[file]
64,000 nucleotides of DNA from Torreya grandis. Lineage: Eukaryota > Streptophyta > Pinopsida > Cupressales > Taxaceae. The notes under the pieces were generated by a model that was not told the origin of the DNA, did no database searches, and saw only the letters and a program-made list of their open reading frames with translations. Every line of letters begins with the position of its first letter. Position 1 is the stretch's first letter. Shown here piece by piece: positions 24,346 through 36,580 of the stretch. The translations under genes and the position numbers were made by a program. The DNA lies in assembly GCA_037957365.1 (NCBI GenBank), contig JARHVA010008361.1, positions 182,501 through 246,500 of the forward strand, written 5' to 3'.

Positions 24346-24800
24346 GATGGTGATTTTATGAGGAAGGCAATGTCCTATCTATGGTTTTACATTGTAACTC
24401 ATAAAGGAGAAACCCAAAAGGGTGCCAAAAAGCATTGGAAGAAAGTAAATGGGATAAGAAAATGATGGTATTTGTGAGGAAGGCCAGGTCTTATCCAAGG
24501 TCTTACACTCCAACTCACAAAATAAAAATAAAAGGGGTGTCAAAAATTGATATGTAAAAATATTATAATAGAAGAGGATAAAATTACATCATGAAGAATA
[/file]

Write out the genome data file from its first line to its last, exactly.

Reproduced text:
64,000 nucleotides of DNA from Torreya grandis. Lineage: Eukaryota > Streptophyta > Pinopsida > Cupressales > Taxaceae. The notes under the pieces were generated by a model that was not told the origin of the DNA, did no database searches, and saw only the letters and a program-made list of their open reading frames with translations. Every line of letters begins with the position of its first letter. Position 1 is the stretch's first letter. Shown here piece by piece: positions 24,346 through 36,580 of the stretch. The translations under genes and the position numbers were made by a program. The DNA lies in assembly GCA_037957365.1 (NCBI GenBank), contig JARHVA010008361.1, positions 182,501 through 246,500 of the forward strand, written 5' to 3'.

Positions 24346-24800
24346 GATGGTGATTTTATGAGGAAGGCAATGTCCTATCTATGGTTTTACATTGTAACTC
24401 ATAAAGGAGAAACCCAAAAGGGTGCCAAAAAGCATTGGAAGAAAGTAAATGGGATAAGAAAATGATGGTATTTGTGAGGAAGGCCAGGTCTTATCCAAGG
24501 TCTTACACTCCAACTCACAAAATAAAAATAAAAGGGGTGTCAAAAATTGATATGTAAAAATATTATAATAGAAGAGGATAAAATTACATCATGAAGAATA